Well, this album just exudes apocalyptic vibes from every corrupted, malignant pore on its infected body. Sheesh. Better not get too close to this one.
There are some truly harrowing, end-of-the-world style moments on this release when it really does feel like something unnatural is about to come bursting from the speakers and destroy absolutely everything. In many ways this is mainly a function of the guitars themselves, as some of the riffs are really quite affecting.
Barren Altar mix their black and doom metal very well, with both aspects of the band’s delivery complementing each other and synchronising in a very mesmerising manner. Where does the black metal end and the doom begin? Of course, it’s not as straightforward as that, and Barren Altar’s music is a delightfully depraved hybrid style, making the most of both parent styles to create engaging, authentically grim music.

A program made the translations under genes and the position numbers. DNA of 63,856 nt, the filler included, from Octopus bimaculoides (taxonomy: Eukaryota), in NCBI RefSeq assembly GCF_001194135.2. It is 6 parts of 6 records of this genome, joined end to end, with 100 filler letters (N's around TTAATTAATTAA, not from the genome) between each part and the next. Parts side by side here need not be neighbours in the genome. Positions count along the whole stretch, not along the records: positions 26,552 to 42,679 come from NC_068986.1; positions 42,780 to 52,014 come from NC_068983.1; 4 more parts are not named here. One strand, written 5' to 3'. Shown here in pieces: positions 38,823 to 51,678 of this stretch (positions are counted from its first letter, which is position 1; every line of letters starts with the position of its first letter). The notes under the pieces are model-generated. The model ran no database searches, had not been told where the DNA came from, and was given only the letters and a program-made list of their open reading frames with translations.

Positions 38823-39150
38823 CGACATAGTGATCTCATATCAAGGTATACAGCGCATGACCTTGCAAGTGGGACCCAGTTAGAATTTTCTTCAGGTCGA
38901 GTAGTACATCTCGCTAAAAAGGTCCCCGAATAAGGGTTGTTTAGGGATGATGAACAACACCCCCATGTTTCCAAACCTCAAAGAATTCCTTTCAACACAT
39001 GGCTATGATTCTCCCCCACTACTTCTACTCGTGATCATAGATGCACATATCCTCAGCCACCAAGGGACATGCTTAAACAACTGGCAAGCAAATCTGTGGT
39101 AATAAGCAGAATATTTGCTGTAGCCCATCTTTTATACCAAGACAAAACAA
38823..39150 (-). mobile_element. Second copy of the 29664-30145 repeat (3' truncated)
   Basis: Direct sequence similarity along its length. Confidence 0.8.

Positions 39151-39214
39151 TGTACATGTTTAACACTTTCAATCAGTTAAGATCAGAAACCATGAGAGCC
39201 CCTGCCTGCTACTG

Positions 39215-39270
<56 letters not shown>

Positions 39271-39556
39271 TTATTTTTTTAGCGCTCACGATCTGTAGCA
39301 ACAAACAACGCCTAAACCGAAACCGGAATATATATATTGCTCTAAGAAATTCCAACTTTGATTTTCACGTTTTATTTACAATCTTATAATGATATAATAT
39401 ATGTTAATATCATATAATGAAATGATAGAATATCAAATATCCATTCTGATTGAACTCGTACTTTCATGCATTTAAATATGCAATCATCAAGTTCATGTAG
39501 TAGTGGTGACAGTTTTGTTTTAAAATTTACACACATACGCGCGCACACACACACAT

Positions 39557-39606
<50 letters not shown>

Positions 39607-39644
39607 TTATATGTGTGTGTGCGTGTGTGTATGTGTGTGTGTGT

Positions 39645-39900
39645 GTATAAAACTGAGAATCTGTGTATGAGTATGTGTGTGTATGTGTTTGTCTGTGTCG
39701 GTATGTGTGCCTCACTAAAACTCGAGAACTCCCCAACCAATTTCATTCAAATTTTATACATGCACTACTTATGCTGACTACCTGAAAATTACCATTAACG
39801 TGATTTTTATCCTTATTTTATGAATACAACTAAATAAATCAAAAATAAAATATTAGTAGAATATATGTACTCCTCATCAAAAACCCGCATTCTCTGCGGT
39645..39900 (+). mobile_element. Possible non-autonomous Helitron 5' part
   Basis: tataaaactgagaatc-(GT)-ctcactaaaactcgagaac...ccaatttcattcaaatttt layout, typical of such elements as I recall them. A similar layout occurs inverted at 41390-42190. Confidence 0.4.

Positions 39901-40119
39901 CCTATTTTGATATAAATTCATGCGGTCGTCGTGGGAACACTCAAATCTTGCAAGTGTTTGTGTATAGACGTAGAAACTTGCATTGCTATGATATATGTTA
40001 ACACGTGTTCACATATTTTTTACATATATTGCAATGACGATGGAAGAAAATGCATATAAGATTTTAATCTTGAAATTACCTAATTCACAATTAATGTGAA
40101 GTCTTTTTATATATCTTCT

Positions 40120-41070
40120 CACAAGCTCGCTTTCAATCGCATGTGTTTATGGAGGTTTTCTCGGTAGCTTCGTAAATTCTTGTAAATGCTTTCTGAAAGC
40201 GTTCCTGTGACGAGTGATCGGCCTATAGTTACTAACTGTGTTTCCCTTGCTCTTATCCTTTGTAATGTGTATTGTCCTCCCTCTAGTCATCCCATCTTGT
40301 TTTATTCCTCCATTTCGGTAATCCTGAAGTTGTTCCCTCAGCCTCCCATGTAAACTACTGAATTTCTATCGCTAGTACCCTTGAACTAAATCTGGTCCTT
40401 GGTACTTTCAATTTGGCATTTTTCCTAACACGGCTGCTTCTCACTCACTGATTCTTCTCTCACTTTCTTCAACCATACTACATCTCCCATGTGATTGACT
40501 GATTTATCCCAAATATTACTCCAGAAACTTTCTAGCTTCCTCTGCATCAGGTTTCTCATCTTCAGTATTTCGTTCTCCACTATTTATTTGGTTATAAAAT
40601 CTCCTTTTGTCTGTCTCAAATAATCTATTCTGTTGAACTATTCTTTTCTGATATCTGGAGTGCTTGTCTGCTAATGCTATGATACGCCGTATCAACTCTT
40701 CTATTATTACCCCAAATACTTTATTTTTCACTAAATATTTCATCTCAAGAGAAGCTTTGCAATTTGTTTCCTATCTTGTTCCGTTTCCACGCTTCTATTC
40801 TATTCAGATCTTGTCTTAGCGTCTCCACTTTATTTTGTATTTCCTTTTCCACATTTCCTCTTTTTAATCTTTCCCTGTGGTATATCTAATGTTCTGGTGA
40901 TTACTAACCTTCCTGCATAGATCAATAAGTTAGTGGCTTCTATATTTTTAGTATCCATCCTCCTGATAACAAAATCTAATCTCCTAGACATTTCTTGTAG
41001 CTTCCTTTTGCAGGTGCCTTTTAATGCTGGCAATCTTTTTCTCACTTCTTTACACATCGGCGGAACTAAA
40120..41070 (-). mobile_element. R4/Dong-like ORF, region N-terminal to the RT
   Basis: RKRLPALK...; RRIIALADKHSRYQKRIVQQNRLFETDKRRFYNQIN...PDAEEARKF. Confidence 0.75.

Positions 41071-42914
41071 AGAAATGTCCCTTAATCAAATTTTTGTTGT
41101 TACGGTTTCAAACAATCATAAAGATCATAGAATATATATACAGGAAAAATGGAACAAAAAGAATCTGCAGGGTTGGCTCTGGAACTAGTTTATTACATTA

Taking influence from both old and new styles of black metal, these are given extra shape and substance by a healthy dose of dark, nihilistic doom. The doom part of the band has the despondent, desolate feel of funeral doom, while the black metal is as hateful and as vicious as anything out there. Merged together, the resulting 45 minutes on Entrenched in the Faults of the Earth is a highly engaging and compelling beast.
Melody is a vital component of the Barren Altar sound, although it’s not omnipresent. Colourfully lonesome and brightly depressive, while still retaining a lot of ugly graveyard dirt spread liberally over the top of everything, the songs on this album take the kind of melodic despondency associated with depressive black metal and funeral doom and drag them down into the uncaring earth. What happens to them next is probably best left unsaid.
This is a compelling and captivating slab of underground misery. Is it black metal? Is it doom metal? It’s both; covered in filth and the occult, Entrenched in the Faults of the Earth is a monstrous release.